‘Desperate’ Newport dad applies for more than 600 jobs - but has no luck
Updated 9:24am Thursday 20th February 2014 in Gwent news
A NEWPORT father who has applied for more than 600 jobs in the last year is still out of work despite years of experience – and saying he is willing to do anything.
Now David Green has contacted the Argus to issue a plea to our readers, saying he is a “desperate man” in need of a job. The 40-year-old has had a tough 12 months.
He said: “I’ve never known a year like it.”
Mr Green has sent out some 150 applications in 2014 alone and hundreds more over the last year. One recruitment site he uses has logged 672 applications in the last 12 months.
In that time Mr Green has secured several temporary jobs totalling to around three months employment. He has been called for interview, but said the feedback he was getting was that competition was too great.
Mr Green’s daily routine begins with trawling through recruitment websites and sending off applications. He then looks to send any speculative applications, before checking back into the job sites in the afternoon. He applies to anything between three and 20 jobs in a day.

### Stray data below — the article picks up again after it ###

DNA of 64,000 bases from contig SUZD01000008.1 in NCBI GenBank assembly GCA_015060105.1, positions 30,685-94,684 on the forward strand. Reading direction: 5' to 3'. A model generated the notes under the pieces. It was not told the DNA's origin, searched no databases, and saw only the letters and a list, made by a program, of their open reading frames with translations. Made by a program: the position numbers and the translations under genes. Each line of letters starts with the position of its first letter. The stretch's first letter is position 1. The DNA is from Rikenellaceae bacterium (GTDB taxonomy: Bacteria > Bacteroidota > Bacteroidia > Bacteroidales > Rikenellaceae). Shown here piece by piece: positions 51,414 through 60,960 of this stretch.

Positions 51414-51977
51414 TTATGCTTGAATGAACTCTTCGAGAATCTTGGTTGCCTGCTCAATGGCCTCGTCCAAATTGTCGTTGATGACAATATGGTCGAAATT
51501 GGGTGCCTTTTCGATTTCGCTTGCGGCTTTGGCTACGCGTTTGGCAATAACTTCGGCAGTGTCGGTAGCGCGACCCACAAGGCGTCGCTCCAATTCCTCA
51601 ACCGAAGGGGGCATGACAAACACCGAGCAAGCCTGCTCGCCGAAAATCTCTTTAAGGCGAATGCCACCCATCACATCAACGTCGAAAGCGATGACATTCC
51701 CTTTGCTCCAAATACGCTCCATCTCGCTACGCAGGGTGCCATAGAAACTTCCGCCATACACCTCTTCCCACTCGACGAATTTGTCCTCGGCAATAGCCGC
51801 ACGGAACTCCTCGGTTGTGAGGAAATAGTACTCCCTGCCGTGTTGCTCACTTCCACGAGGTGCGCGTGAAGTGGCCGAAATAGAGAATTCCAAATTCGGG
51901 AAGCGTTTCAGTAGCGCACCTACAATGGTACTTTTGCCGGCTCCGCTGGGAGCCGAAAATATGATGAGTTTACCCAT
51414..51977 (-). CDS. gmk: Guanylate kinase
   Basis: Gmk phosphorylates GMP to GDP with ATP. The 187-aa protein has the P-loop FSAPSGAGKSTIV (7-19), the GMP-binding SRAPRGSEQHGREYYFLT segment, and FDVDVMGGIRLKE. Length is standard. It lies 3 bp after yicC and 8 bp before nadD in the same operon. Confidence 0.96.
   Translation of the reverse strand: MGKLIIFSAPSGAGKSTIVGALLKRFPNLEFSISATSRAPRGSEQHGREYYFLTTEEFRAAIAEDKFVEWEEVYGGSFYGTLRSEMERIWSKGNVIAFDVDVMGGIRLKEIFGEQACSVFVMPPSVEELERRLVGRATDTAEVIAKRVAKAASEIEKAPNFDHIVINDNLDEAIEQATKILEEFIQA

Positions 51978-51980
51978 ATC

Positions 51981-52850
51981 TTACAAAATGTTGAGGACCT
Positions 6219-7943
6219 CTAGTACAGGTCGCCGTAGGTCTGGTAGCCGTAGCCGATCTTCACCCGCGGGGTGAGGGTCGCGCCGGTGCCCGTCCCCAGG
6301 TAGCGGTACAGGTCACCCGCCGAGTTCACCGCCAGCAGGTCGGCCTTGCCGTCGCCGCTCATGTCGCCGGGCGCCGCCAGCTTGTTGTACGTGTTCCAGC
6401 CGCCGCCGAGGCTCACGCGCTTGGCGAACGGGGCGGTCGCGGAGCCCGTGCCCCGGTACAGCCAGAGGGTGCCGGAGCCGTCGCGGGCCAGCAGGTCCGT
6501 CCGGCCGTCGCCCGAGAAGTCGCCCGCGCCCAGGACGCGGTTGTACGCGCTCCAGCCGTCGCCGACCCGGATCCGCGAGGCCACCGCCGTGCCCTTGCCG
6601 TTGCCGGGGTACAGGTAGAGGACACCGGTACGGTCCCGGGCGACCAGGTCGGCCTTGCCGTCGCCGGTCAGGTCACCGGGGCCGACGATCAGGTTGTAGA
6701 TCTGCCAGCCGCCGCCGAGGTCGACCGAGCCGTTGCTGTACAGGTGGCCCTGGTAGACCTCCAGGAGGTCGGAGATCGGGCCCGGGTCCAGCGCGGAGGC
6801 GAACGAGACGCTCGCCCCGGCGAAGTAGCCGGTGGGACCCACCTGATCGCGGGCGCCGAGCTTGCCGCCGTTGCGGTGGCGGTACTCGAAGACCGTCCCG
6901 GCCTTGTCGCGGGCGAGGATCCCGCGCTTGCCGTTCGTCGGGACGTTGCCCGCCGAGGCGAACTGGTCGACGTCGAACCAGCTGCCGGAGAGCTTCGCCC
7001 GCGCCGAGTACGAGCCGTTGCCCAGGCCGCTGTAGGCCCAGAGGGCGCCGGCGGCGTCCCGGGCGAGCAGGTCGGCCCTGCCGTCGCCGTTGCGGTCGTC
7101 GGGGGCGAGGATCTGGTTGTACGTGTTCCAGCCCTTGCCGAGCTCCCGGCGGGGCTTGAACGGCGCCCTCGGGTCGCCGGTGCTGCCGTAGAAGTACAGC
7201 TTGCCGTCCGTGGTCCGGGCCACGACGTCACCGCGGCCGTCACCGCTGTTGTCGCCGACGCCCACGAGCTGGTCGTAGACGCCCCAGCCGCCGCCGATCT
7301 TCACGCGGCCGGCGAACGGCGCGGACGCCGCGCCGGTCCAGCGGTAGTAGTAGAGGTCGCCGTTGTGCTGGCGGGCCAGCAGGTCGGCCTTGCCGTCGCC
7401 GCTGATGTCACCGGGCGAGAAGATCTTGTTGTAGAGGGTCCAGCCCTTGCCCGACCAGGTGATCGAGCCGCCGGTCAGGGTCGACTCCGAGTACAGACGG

He said: “It’s just trying anything you can. You have to get past the barrier of recruitment agencies.
“I’ve never had trouble getting work before.”
Mr Green moved to Wales three years ago in order to be closer to his daughter following the break-up of a relationship. Since moving, he has had only temporary work, despite a CV full of experience and training.
“When money gets tight, the temps are the first to go,” he said.
His last proper job ended in January 2013 when he was working as a document controller for an engineering design consultancy based in Cardiff, on a £100 million project.
Prior to this Mr Green was a civil engineer, having started out as a labourer on building sites and worked his way up.
But in 2008, the Construction Skills Certification Scheme was introduced to the construction industry – meaning that workers like Mr Green who had trained without the proper qualification, were penalised.
“I didn’t have the £2,500 or the two years to spare for the course,” said Mr Green.
Moving to another area is not an option for the father, who said being close to his daughter is not something he is willing to give up.
Mr Green said he is applying for anything- he just wants to earn a living.
“I’m hard-working. I’m reliable.
“I just need a chance to prove what I can do.”
If you think Mr Green could work for you, you can contact him on firstname.lastname@example.org The plea comes despite unemployment in Wales dropping to below the UK average, according to new figures published yesterday.
The Newport-based Office for National Statistics said 105,259 people in Wales were out of work between October and December 2013, a rate of 7.1 per cent. That’s compared to 7.2 per cent for the UK overall, and is down on October-December 2012, when the Welsh rate was 8.6 per cent.
It is the first time since 2009 that the unemployment rate in Wales has fallen to below the overall UK rate.
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